I remember sitting at the kitchen table with my first child, repeatedly reminding her to hold her crayon the “right way.” You know what I mean. That tripod grip that preschool teachers are always talking about.
But my child wasn’t four or five. She was a toddler, still in diapers. Yet I was determined that she wouldn’t fall behind. And not only that, as a first-time mom, I wanted her to be ahead of her peers. Probably so I could brag about her mad handwriting skills to other moms at the park.
She was the same kid whom I made sure could communicate her needs using baby sign language. I thought she was the most brilliant baby on the planet when she said “grandma,” ditched the daytime diapers, and slept all night in a toddler bed.
Now I have four kids, and I’ve learned to chill out when it comes to developmental skills. Some kids take longer than “the norm” to obtain a particular skill—whether that be writing their letters, naming their colors, potty training, sleeping through the night, or kicking the pacifier addiction. And guess what? It’s OK.
Need further convincing? Check out this side-by-side X-ray comparing the hand of a seven-year-old child to that of an EYFS child. EYFS stands for Early Years Foundation Stage, which represents children under age five.
Notice the differences? Those distinctions make a difference in a child’s ability to practice fine motor skills such as writing, using scissors, zipping, and picking up small objects. Younger children’s hands simply aren’t ready for mad fine motor skills.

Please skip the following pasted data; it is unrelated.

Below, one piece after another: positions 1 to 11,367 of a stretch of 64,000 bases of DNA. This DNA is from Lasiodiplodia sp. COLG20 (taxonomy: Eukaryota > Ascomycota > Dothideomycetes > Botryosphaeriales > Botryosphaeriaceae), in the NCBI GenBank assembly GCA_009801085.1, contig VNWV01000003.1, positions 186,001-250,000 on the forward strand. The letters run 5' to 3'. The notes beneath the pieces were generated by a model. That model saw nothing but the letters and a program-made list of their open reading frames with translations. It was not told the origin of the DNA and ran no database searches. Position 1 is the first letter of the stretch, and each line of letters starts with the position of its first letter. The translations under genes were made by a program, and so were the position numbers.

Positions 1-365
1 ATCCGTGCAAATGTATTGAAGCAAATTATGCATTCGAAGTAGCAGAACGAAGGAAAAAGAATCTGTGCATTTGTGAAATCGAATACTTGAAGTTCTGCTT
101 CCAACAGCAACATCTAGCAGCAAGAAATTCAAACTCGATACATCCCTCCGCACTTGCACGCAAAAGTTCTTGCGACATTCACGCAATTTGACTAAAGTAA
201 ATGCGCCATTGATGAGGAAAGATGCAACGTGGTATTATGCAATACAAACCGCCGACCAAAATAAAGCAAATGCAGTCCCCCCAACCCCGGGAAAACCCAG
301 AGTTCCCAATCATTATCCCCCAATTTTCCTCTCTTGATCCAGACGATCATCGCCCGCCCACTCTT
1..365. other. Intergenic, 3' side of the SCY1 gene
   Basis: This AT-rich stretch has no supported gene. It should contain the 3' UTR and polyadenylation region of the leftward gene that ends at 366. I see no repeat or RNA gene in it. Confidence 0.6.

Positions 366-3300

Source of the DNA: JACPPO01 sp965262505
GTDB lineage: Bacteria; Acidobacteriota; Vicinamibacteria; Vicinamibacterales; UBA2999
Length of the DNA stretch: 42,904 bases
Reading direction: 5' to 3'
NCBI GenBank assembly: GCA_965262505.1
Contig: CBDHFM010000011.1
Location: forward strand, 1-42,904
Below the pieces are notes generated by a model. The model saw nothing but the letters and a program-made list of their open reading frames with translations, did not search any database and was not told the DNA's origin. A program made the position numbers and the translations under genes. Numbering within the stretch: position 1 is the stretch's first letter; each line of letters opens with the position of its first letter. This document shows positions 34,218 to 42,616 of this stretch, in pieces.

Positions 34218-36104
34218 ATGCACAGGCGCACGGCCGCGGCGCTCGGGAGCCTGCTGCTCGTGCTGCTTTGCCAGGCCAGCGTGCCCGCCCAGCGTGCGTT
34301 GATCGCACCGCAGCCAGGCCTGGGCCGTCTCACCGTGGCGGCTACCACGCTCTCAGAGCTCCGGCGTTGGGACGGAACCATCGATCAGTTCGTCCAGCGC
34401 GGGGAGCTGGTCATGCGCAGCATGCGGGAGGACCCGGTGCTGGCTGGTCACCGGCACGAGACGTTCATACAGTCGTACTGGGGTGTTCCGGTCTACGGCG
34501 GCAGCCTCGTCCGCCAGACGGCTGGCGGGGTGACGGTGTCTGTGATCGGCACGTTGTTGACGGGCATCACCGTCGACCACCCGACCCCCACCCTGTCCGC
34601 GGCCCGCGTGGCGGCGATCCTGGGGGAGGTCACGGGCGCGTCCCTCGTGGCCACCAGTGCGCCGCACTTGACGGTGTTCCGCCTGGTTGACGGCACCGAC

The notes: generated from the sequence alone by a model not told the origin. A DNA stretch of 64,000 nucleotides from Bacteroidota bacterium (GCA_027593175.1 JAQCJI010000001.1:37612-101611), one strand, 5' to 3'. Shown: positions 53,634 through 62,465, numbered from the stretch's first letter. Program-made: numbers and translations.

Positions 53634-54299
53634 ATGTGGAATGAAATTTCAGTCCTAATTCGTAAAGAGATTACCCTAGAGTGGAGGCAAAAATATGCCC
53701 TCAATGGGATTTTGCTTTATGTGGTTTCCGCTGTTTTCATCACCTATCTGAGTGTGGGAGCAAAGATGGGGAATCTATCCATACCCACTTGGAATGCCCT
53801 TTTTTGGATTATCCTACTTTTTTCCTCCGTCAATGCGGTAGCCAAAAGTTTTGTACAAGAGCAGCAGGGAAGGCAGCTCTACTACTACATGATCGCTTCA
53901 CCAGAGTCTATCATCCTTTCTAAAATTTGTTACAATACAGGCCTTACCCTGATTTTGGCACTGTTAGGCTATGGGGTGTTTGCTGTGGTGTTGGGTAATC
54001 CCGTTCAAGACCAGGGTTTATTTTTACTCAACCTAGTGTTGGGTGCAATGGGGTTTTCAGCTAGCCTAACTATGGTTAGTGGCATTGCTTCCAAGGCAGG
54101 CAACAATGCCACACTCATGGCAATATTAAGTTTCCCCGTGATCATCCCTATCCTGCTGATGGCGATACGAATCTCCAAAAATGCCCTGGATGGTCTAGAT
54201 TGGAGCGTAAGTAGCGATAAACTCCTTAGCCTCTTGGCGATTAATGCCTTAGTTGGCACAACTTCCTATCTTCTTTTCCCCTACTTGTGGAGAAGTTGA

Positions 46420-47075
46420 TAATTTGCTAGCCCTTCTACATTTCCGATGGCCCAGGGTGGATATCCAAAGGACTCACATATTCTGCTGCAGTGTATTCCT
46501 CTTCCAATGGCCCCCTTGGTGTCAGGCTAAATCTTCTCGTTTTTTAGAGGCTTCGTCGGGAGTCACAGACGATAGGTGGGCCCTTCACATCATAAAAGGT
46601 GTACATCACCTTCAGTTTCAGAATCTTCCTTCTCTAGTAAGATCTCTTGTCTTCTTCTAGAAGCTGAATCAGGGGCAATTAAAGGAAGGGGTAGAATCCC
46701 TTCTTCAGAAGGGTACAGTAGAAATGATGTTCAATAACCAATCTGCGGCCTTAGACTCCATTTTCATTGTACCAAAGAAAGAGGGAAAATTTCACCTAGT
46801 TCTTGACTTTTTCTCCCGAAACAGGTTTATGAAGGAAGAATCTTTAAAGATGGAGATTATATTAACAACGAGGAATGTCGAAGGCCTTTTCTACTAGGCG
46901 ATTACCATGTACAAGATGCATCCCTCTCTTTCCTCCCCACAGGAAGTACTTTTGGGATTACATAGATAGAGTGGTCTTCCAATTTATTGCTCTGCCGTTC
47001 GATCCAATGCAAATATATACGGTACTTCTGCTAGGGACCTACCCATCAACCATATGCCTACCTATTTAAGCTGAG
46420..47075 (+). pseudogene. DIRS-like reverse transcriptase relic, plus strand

My guess is many parents, and educators, don’t realize that they’re pushing children to do things their bodies aren’t yet designed to do. Instead, they’re like me during my early parenting years—pushing their children to not only keep up with peers, but excel. After all, aren’t we preparing our children for their college years and future careers?
Before you abandon your commitment to your child’s education, you need to know that handwriting is important to learning. Like really important. But timing is everything.
Melissa McKaig, a school occupational therapist, told Scary Mommy, “Research shows that handwriting fully engages the brain, improves memory, enhances focus, unleashes creativity, and calms the body and nerves.” And she says, all of these handwriting perks support the child in the academic environment.
View this post on Instagram
This age! Exploring, endless questions, endless stories, arms uplifted to be held, movement. Constant: how I would describe. And the attitude. Jesus, help me. She’s so smart — and she knows it. Cute, too. Wants alllllll the attention alllll the time. Two volumes: loud and louder. 👧🏿 What stage is your child in? 👇🏼👇🏽👇🏾 . . . #mommysgirl #toddler #toddlerlife #summer #blackgirljoy #multiracialfamily #wearefamily #babygirl #bigfamily #whitesugarbrownsugar #saturday
Yes, there are benefits to handwriting. However, McKaig further explains that parents absolutely need to chill out when it comes to their kid’s fine motor skill development. She told Scary Mommy that we need to take a step back and “consider their child’s developmental age, keeping in mind that all children develop physical, cognitive, and social/emotional skills at different rates.”
And here’s the kicker. McKaig stated, “Fine motor skills develop as gross motor skills allow stability to explore their environment.”